But finally, there is still the possibility that ‘tactical nukes’ — small bombs to be used in battles — could be used to prevent major reverses in battles. Here the warnings by the US may not stop the Russians, because the Americans hadn’t in the past enforced their threats if their ‘red line’ was crossed, as was done with the use of chemical weapons in Syria during Obama’s days.
So, Russia isn’t likely to buckle down that easily. For one, a super power of the size of Russia with the scale of resources it has — being the largest producer of oil and gas — outside the Organisation of the Petroleum Exporting Countries, can last out much longer than the US expects.
Remember, the US was stuck in Afghanistan for two decades and is still raring to go. The immediate impact of the US-led sanctions was mitigated by the Russian Central Bank with capital control measures and hikes in interest rates. It is estimated that the Russian state controls more than 60 per cent of the large businesses that influence the GDP and 25 per cent of its MSMEs. This imbalance does restrict growth, but it also insulates the economy in a crisis. And as the Russians have faced financial challenges in the past — this is their fifth since 1991 — they could tide over this one for longer than the West assumes.
Most importantly, President Putin still holds the keys to the “gas supplies” to Europe and gives them the taste of a freezing winter, regardless of the claims of the EU that they’ll be prepared for a gas supply crunch by early December. In reality, the Europeans are buying gas from wherever they can, even China, as China doesn’t come under the sanctions initiated by the US. So, Beijing buys Russian gas and is selling it with a tidy profit in containers to the Europeans, since the Chinese economy has currently slowed down, and China has surplus of gas for now. By knowledgeable accounts, Russia has made over $175 billion with the sales of oil and gas since the sanctions were announced.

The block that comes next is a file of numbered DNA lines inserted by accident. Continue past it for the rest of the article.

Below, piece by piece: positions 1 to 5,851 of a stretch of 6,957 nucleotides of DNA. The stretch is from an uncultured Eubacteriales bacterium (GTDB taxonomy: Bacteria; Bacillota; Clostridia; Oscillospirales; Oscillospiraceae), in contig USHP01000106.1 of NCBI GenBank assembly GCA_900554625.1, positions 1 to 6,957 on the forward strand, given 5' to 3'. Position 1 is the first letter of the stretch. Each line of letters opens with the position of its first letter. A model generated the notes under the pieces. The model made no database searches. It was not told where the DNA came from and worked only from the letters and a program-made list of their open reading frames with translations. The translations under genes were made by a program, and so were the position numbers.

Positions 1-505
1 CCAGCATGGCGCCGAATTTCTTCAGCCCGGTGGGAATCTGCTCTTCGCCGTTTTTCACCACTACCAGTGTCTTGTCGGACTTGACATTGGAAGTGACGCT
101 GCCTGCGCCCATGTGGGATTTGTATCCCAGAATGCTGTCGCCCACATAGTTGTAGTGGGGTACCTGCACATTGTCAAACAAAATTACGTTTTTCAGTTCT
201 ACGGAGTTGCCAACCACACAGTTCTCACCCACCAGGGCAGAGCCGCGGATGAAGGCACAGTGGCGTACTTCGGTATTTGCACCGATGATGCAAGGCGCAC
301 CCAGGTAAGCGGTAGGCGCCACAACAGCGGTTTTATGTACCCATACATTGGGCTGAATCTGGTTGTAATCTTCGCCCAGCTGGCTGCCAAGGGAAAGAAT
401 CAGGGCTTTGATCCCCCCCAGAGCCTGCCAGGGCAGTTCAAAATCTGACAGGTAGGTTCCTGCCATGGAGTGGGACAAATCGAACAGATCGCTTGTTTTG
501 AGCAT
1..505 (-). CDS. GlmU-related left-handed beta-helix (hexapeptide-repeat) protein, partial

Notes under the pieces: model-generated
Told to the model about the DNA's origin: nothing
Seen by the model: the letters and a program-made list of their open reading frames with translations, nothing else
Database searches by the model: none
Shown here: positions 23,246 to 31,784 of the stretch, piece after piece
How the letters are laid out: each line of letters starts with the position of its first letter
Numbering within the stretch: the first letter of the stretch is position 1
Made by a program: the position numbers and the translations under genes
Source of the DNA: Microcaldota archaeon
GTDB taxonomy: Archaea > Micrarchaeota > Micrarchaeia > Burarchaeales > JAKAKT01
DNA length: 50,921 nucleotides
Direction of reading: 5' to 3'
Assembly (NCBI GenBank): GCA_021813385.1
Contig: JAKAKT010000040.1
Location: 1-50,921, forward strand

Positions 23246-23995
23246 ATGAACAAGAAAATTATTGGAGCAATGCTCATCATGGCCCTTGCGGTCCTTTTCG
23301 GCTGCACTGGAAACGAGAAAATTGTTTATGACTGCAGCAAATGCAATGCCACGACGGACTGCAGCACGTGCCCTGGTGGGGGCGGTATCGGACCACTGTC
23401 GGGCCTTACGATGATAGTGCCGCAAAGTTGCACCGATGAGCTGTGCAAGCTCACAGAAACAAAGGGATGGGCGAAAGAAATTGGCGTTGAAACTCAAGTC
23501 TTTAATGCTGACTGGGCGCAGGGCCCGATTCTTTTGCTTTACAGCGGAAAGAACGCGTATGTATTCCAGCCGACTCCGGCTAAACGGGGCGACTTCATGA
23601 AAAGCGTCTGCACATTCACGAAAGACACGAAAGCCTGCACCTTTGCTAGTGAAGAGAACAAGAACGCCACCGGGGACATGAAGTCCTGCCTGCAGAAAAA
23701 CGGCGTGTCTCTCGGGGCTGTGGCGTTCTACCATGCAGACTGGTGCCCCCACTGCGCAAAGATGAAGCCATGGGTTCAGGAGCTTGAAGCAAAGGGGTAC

Finally, what is less talked about is why the US wants to let the conflict in Ukraine continue. For one, its aim is to deplete Russia’s military capabilities, and thus decrease the threat to Europe, since the leadership of Europe has given the US a new purpose in geopolitics after its humiliation in Afghanistan.
The other is that the conflict in Ukraine (being fought by proxy) unites the Americans and spares them the return of body bags, as they witnessed in the past two decades of wars in Asia. And finally, it gives the US’s arms industry a new market — in Ukraine and Europe — to arm and test their new weapon systems, with sales and lend-lease debt agreements.
In short, the US has turned the Cold War strategy on its head: earlier, the purpose was to exhaust the Soviet Union economically with an arms race; and now, it is to exhaust the Russians by getting them to pour their man-machine mix into the quagmire that is Ukraine.